Hours after Darrell Neely joined a mob of then-President Donald Trump supporters as they stormed the U.S. Capitol building on Jan. 6, he invited three friends to a video call to recap his day. During the chat, Neely showed off several items he claimed to have nabbed from the Capitol, three witnesses told FBI agents.

He flashed four china plates, a baseball cap, and a jacket with a silver badge on the front and white letters on the back, court documents state.

“Neely boasted that he had attacked a [U.S. Capitol Police] officer and had taken the USCP jacket, badge, name tag, and baseball cap from the officer,” a person described as Witness 3 told investigators.

Neely, who runs an online conservative radio station called Global Enlightenment Radio Network, didn’t hide his souvenirs. In the days that followed, he wore the Capitol Police baseball cap during several broadcasts on his network’s YouTube channel, according to the FBI.

Now, Neely faces five federal charges of theft of government property, entering a restricted building, disorderly conduct in a restricted building and a Capitol building, and demonstrating at a Capitol building. He was arrested in Washington, D.C., on Monday.

Court documents do not say if Neely has an attorney. He did not immediately respond to The Washington Post’s request for comment early Tuesday.

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As the anniversary of the deadly insurrection approaches, federal prosecutors continue to charge alleged rioters. Neely is one of more than 600 people accused of breaching the Capitol on Jan. 6. On Oct. 1, a mother and son were arrested for allegedly helping steal a laptop from the office of House Speaker Nancy Pelosi, D-Calif. A week later, federal agents arrested two women for their alleged role in the riot. One claimed she stole beer from Pelosi’s office.

The FBI first became aware of Neely’s activity at the Capitol on Jan. 9, when investigators received a tip from someone claiming Neely had entered the building. Agents soon identified him through video footage that showed him in the Capitol while appearing “to be holding a marijuana cigarette,” court documents state. He was also captured leaving the building while holding a cellphone.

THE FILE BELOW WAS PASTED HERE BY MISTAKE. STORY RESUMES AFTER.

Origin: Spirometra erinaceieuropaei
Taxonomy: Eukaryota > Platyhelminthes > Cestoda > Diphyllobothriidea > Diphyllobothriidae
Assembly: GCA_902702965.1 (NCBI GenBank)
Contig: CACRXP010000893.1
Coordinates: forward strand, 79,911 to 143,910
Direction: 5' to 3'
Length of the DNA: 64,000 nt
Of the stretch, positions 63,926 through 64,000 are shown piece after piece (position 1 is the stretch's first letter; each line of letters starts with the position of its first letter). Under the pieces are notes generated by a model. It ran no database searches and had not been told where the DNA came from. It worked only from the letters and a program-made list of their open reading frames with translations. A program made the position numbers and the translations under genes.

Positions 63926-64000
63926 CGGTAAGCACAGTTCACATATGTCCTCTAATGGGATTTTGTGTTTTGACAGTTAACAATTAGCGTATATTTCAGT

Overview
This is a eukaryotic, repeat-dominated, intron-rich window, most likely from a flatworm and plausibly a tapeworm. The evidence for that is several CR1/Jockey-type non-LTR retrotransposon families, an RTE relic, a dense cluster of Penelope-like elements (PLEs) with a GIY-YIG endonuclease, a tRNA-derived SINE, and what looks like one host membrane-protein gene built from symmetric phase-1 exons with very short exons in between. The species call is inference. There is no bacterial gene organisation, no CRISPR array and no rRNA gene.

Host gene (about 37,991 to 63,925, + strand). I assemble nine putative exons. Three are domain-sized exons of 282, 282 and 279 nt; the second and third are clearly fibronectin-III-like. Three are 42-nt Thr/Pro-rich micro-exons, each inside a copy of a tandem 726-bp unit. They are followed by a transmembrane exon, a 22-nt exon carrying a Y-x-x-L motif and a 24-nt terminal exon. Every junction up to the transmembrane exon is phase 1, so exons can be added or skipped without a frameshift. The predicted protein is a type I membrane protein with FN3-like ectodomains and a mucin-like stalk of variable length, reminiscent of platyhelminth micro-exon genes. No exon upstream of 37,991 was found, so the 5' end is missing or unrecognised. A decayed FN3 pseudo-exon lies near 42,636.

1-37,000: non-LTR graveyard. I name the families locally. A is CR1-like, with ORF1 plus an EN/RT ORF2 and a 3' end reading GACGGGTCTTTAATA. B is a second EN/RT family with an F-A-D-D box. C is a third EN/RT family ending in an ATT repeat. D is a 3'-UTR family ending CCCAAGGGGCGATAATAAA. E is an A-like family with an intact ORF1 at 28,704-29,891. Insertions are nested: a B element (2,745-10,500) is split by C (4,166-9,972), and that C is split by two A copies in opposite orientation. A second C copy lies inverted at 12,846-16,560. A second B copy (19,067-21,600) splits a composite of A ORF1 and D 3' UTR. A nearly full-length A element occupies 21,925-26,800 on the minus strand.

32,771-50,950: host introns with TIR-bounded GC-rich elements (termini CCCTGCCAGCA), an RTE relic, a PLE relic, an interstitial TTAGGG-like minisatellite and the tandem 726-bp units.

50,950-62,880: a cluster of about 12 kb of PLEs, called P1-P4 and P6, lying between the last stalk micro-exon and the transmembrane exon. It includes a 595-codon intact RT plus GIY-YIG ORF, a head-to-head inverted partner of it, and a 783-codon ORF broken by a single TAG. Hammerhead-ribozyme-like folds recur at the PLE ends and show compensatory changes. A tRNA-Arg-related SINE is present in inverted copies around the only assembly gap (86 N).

Investigators matched the surveillance footage with an image of Neely in law enforcement databases. They also used subpoenaed cellphone data to prove he was in the vicinity of the Capitol on Jan. 6, according to investigators.

FBI agents spoke with three witnesses who worked with Neely at his radio network. The trio spoke with Neely twice on Jan. 6 in group calls, according to court documents. They also told investigators they spoke with Neely in a Facebook Messenger group chat on Jan. 6 and 7.

Witness 1 said during the first call, a portion of which was on video, Neely entered the Capitol and narrated what he was seeing, according to court documents. The second video call was around 5:30 p.m., Witness 1 said, as Neely left Capitol grounds.

Witness 2 recalled Neely telling them that he “acquired a jacket as a souvenir,” according to court documents. Witness 1 added that Neely claimed the jacket belonged to a Capitol Police officer.

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Later that night, Neely allegedly sent a picture of off-white china plates with an eagle in the center to the Facebook Messenger group.

“Based on what Neely said, Witness 2 believed it was stolen from the Capitol,” investigators said.

According to court documents, Witness 3 saw Neely on the evening of Jan. 6. Witness 3 said Neely showed off the four china plates and a Capitol Police jacket, badge, name tag and baseball cap, according to investigators. (The officer to whom the items belong later told investigators that he or she removed them while decontaminating from tear gas and could not find the items afterward.)

In the days after the Capitol riot, Neely spoke about his experience at the insurrection, the FBI said. Investigators watched several of his broadcasts and noted that Neely wore a Capitol Police baseball cap in some of the videos.

Agents interviewed Neely two times, during which he said he went to the Capitol to document the rally “because he felt the events were newsworthy,” according to court documents. He also admitted to going into the Capitol and showed investigators videos he took while inside. He agreed to send the FBI images he took on Jan. 6, including a selfie on Capitol grounds.

A federal judge signed a warrant for Neely’s arrest on Sept. 30. Neely was released from jail following his arrest, court records show. He was due in federal court in Washington, D.C., on Tuesday.